Biomaker and Biosafety: Fundamentals for a Safe Working Environment
A current trend in higher education is the incorporation of “biomaking” as an activity into their maker spaces. “Biomaking,” also referred to as “biohacking,” enables beginners to engage with biology and life science practices traditionally reserved for highly trained researchers, such as synthetic biology and genetic engineering. There are many safety concerns associated with this specialized type of work that are not commonly planned for in typical makerspaces. Page Principal Chris Cowansage and Page Associate Regal Leftwich created an elaborate presentation on this topic for the annual 2017 International Symposium on Academic Makerspaces (ISAM) in Cleveland, OH.
The maker movement and the associated network of tool shops, design studios and project spaces need to be understood to be designed effectively, safely and environmentally sustainable. Regal and his colleagues have been sharing their expertise in the fundamentals of maker spaces, maker communities and best practices for planning and equipping maker spaces of all sizes for a range of academic settings.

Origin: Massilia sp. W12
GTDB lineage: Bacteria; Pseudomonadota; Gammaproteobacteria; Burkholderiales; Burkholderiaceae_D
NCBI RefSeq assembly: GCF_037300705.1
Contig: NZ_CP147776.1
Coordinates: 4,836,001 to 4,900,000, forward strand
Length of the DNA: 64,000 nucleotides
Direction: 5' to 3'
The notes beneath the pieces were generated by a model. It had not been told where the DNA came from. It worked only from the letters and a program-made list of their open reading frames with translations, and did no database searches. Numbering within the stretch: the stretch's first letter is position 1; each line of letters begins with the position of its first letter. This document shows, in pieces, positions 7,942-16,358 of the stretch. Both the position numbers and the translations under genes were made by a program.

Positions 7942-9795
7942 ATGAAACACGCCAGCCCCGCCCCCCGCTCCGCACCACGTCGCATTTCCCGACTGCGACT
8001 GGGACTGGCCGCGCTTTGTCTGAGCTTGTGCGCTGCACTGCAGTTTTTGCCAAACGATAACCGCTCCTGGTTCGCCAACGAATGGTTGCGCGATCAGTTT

The poster that Page created was designed to help facility administrators, environmental health and safety officers, faculty and design professionals understand regulatory and procedural requirements and includes a case study of Page’s biomanufacturing lab suite currently under construction at the University of Oklahoma. The New School of Biomedical Engineering will integrate engineering and medicine and further develop biomedical imaging, nanomedicine and neuroengineering as a part of OU’s College of Engineering.
Both Chris and Regal assembled and formatted lab planning codes, guidelines, and best practices associated with biosafety labs. They also made a similar, subsequent AIA-accredited presentation to the Virginia chapter of APPA at George Mason University earlier this year.